Is Coconut Water Good For You?

I'd like to drink his coconuts...

Not ten minutes ago, I found a young coconut - popped a knife into it, and filled up a glass of fresh coconut water. Of course, you need not travel to Hawaii to get coconut water; it has become increasingly popular (many people swear by it) and coconut water can be found in many grocery stores including Whole Foods.

But all the hype begs the question: Is coconut water actually good for you?

First things first, coconut water isn’t coconut milk. Coconut water is found in unripe coconuts. As the coconut ripens, the milk becomes part of the coconut’s meat. Coconut milk is processed from this high-fat, high-calorie meat - and so it’s quite different in terms of both flavor and nutritional content.

Coconut milk is high in flavor, but also low in calories and sugars.

Many nutritionists consider coconut water to be nature’s sports drink - and a great alternative to beverages like Gatorade or Powerade. Like traditional sports drinks, coconut water contains water, carbohydrates and electrolytes. But unlike sports drinks, it contains none of the added artificial flavors, refined sugars or coloring. In other words, coconut water is a step up from sports drinks - though, keep in mind, sports drinks are really only needed during prolonged exercise.

Coconut water is also high in potassium. In fact, coconut water has more potassium than a banana! And, as such, many of the health benefits often associated with coconut water (i.e., muscle performance, heart health, kidney cleansing, etc.) are really just a result of the high potassium content. But potassium can be found in lots of fruits and veggies - and often with more fiber than coconut water.

Bottom line: There’s nothing magic about coconut water; it’s simply a delicious, low-calorie alternative that can be part of a healthy diet when consumed in moderation. It’s great to drink after a hard workout (and definitely a huge upgrade from sugar drinks like soda) - but, at the end of the day, nothing beats good, old-fashioned water.

About Davey Wavey

Davey Wavey is a certified personal trainer and YouTube sensation with more than 250 million video views. For Davey's fitness tips and secrets, sign up for his free monthly newsletter - or download any of his affordable and effective workout programs.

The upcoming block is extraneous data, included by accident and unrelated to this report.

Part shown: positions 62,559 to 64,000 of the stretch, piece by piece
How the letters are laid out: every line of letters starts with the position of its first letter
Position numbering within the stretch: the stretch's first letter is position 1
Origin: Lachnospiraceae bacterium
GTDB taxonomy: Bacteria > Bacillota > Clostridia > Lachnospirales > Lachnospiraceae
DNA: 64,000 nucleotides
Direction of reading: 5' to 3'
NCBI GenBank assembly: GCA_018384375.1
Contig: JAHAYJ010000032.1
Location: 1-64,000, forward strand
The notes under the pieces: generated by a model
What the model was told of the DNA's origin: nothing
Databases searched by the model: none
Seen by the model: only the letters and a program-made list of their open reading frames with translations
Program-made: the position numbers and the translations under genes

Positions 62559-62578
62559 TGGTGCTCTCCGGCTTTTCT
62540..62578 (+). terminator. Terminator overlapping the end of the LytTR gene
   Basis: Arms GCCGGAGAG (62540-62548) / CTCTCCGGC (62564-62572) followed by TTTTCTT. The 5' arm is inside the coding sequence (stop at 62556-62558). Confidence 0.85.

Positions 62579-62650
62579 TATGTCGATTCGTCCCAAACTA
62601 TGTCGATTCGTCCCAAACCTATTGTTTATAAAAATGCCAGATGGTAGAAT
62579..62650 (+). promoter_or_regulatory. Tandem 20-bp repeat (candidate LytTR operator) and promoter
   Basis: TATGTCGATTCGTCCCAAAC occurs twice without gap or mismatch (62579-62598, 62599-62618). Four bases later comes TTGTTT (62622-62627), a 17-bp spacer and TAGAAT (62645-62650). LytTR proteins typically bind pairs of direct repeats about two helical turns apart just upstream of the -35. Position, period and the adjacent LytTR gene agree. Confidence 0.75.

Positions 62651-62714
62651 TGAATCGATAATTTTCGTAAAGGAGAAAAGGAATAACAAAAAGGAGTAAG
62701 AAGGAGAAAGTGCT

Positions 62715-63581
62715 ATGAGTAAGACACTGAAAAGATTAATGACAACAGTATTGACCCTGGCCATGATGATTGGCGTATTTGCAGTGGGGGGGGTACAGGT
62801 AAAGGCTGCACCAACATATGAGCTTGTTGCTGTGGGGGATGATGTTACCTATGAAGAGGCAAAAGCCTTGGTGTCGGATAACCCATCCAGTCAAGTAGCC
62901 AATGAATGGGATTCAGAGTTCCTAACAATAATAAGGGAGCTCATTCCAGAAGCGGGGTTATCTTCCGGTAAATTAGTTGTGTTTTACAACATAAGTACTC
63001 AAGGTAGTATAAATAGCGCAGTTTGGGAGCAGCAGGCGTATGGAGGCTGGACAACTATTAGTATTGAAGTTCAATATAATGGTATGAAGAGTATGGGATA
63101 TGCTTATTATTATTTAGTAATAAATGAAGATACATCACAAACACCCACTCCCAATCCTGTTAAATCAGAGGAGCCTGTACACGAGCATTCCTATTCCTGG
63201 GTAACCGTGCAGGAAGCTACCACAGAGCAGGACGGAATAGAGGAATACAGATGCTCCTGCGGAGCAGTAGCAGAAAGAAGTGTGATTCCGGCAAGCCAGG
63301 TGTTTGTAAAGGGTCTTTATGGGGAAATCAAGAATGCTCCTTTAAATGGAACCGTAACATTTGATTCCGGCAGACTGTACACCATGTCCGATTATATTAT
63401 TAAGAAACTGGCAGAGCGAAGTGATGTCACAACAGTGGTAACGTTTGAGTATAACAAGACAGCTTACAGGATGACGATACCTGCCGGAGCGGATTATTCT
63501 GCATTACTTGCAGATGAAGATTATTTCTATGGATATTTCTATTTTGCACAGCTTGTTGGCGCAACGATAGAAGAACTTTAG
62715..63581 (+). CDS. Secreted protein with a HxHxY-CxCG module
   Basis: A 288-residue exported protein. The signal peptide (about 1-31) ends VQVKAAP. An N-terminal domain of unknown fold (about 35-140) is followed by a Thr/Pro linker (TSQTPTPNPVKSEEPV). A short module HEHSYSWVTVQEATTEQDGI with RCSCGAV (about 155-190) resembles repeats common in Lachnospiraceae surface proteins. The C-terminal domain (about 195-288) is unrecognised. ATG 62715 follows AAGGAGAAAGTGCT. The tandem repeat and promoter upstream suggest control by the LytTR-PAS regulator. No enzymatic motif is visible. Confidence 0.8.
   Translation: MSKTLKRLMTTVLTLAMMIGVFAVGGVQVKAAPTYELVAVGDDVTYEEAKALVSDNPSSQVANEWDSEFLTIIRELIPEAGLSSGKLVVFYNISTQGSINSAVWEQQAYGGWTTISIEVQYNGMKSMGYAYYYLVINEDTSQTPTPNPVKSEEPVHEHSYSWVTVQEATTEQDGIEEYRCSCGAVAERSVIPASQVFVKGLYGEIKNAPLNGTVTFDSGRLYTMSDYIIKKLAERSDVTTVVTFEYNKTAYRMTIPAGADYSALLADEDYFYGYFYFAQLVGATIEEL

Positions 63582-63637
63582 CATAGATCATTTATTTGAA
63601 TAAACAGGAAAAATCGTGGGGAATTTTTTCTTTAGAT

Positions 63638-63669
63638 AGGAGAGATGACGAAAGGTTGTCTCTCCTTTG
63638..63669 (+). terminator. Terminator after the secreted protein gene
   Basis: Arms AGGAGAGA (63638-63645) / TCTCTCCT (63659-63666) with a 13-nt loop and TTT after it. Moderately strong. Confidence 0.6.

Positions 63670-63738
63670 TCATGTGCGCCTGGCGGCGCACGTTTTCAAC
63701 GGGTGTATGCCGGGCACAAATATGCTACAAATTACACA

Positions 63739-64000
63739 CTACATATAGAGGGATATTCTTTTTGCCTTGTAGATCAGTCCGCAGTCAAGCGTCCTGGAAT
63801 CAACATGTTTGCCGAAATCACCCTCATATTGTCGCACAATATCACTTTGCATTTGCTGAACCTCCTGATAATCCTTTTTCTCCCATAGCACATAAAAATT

1. In certain people, excessive fructose consumption can lead to diarrhea. Coconut water can have enough fructose to trigger this reaction in sensitive people.

  2. I’ve tried using coconut water as a replacement for other sport drinks when I’m doing longer runs (anything from 10 milers to a marathon), and find that it’s fine to drink while it’s cold, but becomes hard to stomach (tastes ‘icky’) as it warms up, which is inevitable when I’m out running for 2+ hours). Even though it goes down easier when warm, I’d really like to ditch Gatorade… any thoughts on other natural ways to hydrate/get electrolytes while running?

  3. Hey Davey, I thinking spotted a typo…

    Where you have “Coconut milk is high in flavor, but also low in calories and sugars.” I think you mean ‘water’ not ‘milk’?

    All the best

    David xx

  4. Here in the Philippines, you can get coconut drink so easy. You can buy it at a very cheap price as well. There are many street vendors and pushcart vendors selling it.

  5. in coconut water thats a lot of sodium (252 mg) per serving (8 oz, 240 ml).. more than 2x the amount in the same size serving of gatorade (80 oz, 240 ml)…

    is this a concern? should it be? jw..


    coconut water nutrition label:

    gatorade nutrition label:

  6. christopher says:

    some people are allergic to this-i am-even a coconut chocolate bar-nice idea-i will just pass on this.something from Hawaii-Kona Coffee-or pineapple-the fruit-that i could consume.

  7. Xyyachan says:

    “I’d like to drink his coconuts” XD ohmygosh Davy I love you okay cx


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